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Why Speakers Talk Too Fast

We all know someone who talks way too fast. In fact, we may be that person! It’s a common phenomenon among speakers. Today we are going to tackle one of the reasons why this happens.

Why Speakers Talk Too Fast

            We all know someone who talks way too fast. In fact, we may be that person! It’s a common phenomenon among speakers. Today we are going to tackle one of the reasons why this happens.  

It was in the mid-2010s when I participated in my first pitch competition. There was a small group of entrepreneurs in my school looking to win a couple hundred bucks. We were being judged by a small panel consisting of one of our professors and a couple local entrepreneurs.

            I was the second to last to give my sixty second pitch. All my notes were in my head. I knew I had plenty of points to hit on that would sell my idea as the top choice. (It was a local music instruction business).

            Now I just had to stand and deliver.

            I began firing off each of my points as to why my business was the most likely to succeed. I had a plan to scale. A plan to hire more help. Even numbers on how this could grow to a national size! My business was the bomb!

            Except, the panel of judges didn’t care.

            In fact, I knew Iost them about 5 seconds in. Ouch.

            When I asked them for feedback they said something that many of my friends had already told me.

            “We can’t understand you – you talk too fast.”

Why Do We Talk Too Fast?

            For many, when asking why they talk so fast, you will hear a myriad of responses.

            “Speaking makes me incredibly nervous and tense!”

            “I have crippling stage fright and just want to get out of there!”

            “I grew up in New Jersey!” (Okay, that one was mine)

            What is even more dangerous is that most don’t even recognize it unless they are told. According to this article the average person speaks between 110-130 words per minute. In other words, that’s roughly 2 words every second. And, that’s really not that much.

            What happens when we go overboard on our speaking?

The Best Way To Lose An Audience

            I want to do a quick exercise with you.

            Close your eyes…

            Just kidding – you’ll need to read this article! But seriously, take a moment and think about the last novel or magazine you read. Now, imagine reading that book again, except this time, there are no paragraph breaks, no commas, no periods, and the font is itty-bitty.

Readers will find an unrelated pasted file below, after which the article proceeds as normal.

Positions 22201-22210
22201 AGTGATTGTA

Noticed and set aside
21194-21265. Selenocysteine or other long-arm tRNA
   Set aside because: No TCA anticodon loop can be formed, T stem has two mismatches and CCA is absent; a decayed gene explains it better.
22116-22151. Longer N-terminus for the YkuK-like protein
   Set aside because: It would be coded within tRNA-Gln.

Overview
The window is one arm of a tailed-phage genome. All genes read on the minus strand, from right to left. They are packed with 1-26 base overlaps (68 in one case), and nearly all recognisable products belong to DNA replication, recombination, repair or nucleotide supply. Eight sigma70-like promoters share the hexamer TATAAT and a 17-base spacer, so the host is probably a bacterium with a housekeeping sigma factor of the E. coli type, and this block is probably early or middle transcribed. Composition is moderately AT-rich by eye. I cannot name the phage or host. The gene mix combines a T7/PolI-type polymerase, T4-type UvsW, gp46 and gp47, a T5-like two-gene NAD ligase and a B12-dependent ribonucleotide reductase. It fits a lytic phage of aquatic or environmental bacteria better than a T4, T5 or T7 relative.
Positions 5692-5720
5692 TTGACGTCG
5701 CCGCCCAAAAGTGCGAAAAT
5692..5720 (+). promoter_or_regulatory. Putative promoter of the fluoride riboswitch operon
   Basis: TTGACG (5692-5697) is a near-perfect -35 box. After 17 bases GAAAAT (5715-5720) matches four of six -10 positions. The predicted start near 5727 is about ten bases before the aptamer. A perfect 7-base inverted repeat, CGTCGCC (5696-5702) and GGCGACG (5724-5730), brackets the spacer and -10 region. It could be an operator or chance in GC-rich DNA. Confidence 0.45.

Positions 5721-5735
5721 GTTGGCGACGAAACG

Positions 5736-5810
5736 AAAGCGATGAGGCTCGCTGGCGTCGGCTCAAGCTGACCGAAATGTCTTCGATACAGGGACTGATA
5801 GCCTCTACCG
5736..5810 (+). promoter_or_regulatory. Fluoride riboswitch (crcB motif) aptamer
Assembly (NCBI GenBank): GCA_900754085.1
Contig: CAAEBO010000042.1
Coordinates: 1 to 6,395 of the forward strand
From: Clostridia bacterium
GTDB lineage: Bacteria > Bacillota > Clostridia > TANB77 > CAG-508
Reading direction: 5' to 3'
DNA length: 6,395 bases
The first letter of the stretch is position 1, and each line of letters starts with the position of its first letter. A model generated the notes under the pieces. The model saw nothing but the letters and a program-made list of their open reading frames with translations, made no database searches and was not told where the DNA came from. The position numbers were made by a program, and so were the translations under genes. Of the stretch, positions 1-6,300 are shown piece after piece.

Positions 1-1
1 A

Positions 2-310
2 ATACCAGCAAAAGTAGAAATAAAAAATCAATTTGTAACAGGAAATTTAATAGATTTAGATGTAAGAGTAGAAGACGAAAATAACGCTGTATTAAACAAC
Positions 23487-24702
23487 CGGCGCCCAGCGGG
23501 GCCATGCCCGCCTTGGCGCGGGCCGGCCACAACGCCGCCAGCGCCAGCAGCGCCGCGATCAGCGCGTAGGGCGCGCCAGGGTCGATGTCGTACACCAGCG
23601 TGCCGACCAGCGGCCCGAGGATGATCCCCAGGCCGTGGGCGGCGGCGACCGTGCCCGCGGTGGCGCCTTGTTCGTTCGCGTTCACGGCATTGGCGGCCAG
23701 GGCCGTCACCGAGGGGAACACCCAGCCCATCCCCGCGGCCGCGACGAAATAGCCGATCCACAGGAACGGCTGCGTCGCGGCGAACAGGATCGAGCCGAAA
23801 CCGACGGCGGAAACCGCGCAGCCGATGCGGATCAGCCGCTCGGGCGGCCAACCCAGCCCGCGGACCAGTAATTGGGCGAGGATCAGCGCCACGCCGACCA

In other words, your novel pretty much just became a textbook! When was the last time you got giddy to hop under a blanket and crack open the next chapter of “Highschool Chemistry Made Easy: Exploring the Makeup of Our World” to find out what happens next?

My guess is never.

And chemistry is a really cool subject!

            In fact, my guess is that anyone reading this article who is not incredibly passionate about chemistry probably felt like this. They dreaded having to go home and crack open that book. They hated having to reread it eight times to have a chance of passing their science exam. And folks, here is a little secret…

            …When we talk a mile a minute, we turn our speech into the equivalent of a textbook.

Don’t Talk Too Fast – How To Slow Down and Keep Your Audience

            Let’s focus on the design of your speech for now.

            In short, our speeches are made up of two things: Content and Structure.

            Often we want to build up to one incredible punchline. Or, we try to pack in information that explains other information and we get sidetracked. Or we simply play to our audience’s logic – not their emotions.

            But here is the thing. Content is not the most important thing in our speech!

            Structure is!

            Let me say that again. Structure trumps content.

            If you don’t believe me, let me ask you this. Would it be to easier find somebody who can explain the plot to Harry Potter or someone who can teach an elementary lesson in chemistry?

If our content is great and our structure sucks, nobody cares. If the content sucks and the structure creates a nice story, a lot of people will care.

However, if both of them are great – oh boy! You got yourself public speaking gold!

(And need I say what my thoughts are if both structure and content are poor?)

How does great structure translate into preventing someone from talking to fast?

            If a speaker knows the most potent points to hit, will they feel the need to rush through everything to get to the end? What about if they turn their content into a story? Won’t that keep the audience engaged? And if the audience is engaged, will they still feel the need to pack in every bit of information before they audience is lost?

            A great speech works for itself.

How To Write A Great Speech

            Structure will take you far. Storytelling will take you farther. Ask yourself, where is the conflict in the story I am telling?

            People love conflict. We love to hear stories about finding our way. We are storytelling beings! A great speaker knows this and uses it to connect with their audience.

            There is a difference between saying that too much salt and fat is poor for your health versus hearing a story about how a poor diet almost killed the speaker.

As for me learning to pitch?

When I took the judges advice and enveloped my pitch with a story about a local band of middle-schoolers who found joy through music, I earned myself a nice chunk of change.

If you want to learn how to write incredible speeches, step-by-step, that make the audience want to listen to you, check out my book Written Word Crash Course!



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